The views of the author are his/her own and do not necessarily represent the position of The Weather Company or its parent, IBM.

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Quoting Drakoen:
ASCAT, no signs of a surface circulation yet:



Nice little windshift though..
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Quoting troy1993:
Is there anychance this potential cape-verde system could threaten the Northeast?



No one knows right now, VERY far out.
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Quoting troy1993:
Is there anychance this potential cape-verde system could threaten the Northeast?


It's too early to tell, it may or may not.
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Is there anychance this potential cape-verde system could threaten the Northeast?
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ASCAT, no signs of a surface circulation yet:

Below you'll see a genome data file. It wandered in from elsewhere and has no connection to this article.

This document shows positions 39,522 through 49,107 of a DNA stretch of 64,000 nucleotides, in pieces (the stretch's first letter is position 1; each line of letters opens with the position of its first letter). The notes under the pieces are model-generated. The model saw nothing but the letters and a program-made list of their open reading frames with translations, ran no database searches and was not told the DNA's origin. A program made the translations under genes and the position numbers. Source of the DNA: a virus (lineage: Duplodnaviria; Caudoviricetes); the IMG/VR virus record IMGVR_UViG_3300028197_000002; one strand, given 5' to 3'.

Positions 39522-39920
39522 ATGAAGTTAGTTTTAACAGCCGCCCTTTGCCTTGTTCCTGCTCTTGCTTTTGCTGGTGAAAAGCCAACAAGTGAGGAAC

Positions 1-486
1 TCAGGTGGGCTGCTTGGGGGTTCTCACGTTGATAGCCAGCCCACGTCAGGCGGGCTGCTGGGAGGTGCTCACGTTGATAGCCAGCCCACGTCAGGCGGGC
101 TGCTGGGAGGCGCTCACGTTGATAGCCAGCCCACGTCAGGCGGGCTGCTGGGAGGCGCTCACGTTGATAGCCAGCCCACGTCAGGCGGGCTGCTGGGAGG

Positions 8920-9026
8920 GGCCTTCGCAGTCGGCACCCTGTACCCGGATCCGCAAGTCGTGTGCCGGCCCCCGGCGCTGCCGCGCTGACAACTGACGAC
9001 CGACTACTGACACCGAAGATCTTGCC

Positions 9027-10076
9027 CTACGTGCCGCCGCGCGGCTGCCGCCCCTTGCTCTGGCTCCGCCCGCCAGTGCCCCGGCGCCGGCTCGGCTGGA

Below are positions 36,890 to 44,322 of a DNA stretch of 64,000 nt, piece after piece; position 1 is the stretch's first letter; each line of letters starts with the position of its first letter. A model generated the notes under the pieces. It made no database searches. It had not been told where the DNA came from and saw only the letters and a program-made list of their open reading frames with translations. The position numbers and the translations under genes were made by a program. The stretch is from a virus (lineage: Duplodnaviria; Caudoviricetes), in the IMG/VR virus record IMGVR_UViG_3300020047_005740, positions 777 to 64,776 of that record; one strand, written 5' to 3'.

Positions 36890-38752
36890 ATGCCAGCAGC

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Quoting KanKunKid:
If your "quote" button doesn't work right, log out and log back in and it will work.

If your "modify comment" button doesn't work, just try it twice and it will. Just FYI for those frustrated like I was.


I finally gave up and stopped using IE. Firefox doesn't do that.
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Thanks,Dr. Masters!
sit back and watch is the words for the day.Enjoy the quiet times.
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Quoting clwstmchasr:


IMO nothing has changed. The first couple of systems formed in the Caribbean and were forced westward. If the current disturbance in the Caribbean were to form it too would be forced westward.

The CV systems always have a tendency to move poleward. The current setup is very common. Let it play out and see what happens.
Thanks.
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The current TW looks like Pre-Bill from last year.. Invest 90L I think
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Quoting nola70119:
"However, 7-day forecasts of a storm that hasn't even formed yet are not to be trusted."

LOL